Personally, I’m choosing option #2 since I’ve found enough ways to almost off myself since the mid-90s without having to try # 1 or #3 at any point. At the risk of copyright infringing on my main man, Derek Zeller: #TrueStory…

One of my favorite topics to discuss (aside from the show in Mountain View) is how to better equip recruiters at the front end of their career, rather than abiding by the time-tested “sink or swim” method. As I’ve mentioned in previously, mentors and those realitywho help shape the future of our industry are indispensable.

But reality is reality, (unless you are a Kardashian), so for those unfortunate souls who are new to recruiting and will have to learn to fly by being thrown off the cliff, here’s a few things to keep in mind. PS: I think it’s important to note that my definition of a “new recruiter” is really the first five years of your career. Read More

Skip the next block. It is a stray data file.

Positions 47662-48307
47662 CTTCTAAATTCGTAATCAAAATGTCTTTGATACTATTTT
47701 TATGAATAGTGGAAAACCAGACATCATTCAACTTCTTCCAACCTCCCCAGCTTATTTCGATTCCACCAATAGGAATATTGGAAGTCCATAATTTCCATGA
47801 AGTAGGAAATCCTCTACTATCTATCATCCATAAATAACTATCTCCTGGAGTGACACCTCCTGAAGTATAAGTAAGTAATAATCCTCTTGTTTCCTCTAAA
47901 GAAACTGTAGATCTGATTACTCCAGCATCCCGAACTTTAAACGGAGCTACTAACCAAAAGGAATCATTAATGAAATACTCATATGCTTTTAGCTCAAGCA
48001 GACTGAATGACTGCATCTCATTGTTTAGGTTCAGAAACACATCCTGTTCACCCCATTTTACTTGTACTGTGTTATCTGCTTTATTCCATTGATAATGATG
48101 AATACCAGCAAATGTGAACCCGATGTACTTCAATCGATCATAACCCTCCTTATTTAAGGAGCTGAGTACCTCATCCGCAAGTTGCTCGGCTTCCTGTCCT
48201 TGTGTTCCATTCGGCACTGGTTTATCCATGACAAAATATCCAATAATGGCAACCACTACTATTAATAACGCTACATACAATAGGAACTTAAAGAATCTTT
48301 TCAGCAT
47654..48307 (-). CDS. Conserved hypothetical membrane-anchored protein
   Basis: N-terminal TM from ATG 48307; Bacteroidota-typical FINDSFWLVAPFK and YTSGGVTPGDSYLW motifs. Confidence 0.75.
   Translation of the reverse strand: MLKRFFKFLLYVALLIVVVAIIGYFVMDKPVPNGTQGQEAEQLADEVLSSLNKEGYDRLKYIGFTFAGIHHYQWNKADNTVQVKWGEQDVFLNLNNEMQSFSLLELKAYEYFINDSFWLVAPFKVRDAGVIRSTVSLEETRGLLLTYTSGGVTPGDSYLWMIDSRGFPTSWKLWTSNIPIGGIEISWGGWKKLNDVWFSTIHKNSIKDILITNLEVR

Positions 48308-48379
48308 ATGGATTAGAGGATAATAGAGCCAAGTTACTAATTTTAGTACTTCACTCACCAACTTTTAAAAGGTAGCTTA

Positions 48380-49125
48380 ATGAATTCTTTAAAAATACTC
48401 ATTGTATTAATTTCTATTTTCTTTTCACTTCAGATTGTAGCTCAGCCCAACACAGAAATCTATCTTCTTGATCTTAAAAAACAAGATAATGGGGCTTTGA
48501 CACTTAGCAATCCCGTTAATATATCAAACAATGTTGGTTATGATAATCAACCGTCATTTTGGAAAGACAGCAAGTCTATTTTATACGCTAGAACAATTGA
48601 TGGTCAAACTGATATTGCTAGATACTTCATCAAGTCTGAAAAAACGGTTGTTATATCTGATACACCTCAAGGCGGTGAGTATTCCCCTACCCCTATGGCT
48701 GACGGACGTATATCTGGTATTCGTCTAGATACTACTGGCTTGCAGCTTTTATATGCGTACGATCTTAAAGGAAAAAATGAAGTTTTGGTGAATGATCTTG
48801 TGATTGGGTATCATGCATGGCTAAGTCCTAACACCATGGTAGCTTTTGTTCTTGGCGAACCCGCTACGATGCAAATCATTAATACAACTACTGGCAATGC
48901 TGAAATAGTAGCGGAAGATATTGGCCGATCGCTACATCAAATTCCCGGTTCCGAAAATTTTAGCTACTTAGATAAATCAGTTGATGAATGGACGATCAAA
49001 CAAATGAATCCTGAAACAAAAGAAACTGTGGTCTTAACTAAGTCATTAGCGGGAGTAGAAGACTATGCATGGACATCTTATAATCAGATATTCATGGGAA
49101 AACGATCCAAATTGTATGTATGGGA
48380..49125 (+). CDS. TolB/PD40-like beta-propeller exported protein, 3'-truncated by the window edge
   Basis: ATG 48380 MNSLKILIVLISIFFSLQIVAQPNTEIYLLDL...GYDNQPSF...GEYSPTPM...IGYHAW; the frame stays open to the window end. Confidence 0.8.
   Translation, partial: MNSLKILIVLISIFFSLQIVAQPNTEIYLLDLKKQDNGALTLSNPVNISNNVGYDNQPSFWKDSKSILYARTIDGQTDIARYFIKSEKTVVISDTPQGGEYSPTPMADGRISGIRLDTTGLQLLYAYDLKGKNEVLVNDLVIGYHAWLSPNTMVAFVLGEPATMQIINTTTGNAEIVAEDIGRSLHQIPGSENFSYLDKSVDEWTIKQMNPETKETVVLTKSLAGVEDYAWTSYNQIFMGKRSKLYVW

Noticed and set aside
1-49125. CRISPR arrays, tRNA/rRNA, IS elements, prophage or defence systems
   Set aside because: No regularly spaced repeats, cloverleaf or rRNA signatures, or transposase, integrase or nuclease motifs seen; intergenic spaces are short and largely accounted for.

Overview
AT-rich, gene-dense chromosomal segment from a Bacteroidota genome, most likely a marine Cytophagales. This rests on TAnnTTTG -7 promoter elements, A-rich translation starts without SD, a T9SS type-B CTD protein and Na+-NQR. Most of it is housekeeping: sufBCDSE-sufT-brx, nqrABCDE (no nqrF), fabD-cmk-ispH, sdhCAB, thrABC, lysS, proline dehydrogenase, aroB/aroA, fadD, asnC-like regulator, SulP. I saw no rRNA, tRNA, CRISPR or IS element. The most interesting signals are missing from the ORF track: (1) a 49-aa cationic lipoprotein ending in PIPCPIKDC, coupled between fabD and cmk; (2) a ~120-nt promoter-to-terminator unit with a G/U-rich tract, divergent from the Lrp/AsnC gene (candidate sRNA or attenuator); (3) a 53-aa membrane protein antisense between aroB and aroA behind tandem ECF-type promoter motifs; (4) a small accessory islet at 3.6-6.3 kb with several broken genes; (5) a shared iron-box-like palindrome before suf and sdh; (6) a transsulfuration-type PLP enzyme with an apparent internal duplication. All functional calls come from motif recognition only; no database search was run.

Closing the Skills Gap: How Immigration Reform Impacts HR and Recruiting

In my most recent Recruiting Daily post, Border Wars: Tech Recruiting and Immigration Reform, I took a look at the persistent H1B visa cap problem plaguing employers, particularly within the technology sector, and noted that the draconian immigration restrictions blocking highly educated, highly skilled foreign talent has effectively exacerbated the already endemic shortage of STEM candidates while effectively eroding American employers’ economic competitiveness on a global scale.